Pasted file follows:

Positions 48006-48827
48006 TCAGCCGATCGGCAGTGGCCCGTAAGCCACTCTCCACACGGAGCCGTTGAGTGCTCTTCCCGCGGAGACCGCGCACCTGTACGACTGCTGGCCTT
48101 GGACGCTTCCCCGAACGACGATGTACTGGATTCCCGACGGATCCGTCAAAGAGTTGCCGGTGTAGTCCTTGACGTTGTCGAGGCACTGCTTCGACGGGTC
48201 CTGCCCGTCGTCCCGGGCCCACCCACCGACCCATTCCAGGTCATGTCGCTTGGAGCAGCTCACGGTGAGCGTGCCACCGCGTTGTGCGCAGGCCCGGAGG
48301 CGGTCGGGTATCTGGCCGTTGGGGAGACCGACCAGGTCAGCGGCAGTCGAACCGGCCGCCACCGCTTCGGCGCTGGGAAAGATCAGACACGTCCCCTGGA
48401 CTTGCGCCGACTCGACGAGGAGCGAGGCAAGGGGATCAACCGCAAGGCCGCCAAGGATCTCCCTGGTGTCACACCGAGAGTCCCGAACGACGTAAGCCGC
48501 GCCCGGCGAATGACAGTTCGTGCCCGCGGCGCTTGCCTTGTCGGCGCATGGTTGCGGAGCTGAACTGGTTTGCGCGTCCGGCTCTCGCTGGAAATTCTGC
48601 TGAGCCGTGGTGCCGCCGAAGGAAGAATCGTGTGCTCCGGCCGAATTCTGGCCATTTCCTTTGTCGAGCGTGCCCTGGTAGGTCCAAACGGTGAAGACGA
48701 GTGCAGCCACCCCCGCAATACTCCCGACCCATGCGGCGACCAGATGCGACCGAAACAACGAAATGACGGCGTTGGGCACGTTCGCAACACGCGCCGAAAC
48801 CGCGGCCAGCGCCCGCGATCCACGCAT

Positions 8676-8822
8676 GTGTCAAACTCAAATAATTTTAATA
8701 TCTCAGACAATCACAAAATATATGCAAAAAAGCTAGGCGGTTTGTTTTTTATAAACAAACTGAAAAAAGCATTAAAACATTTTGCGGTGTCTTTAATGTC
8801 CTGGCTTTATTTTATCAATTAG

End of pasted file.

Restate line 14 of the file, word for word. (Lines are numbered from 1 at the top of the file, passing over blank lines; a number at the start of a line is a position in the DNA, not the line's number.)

8801 CTGGCTTTATTTTATCAATTAG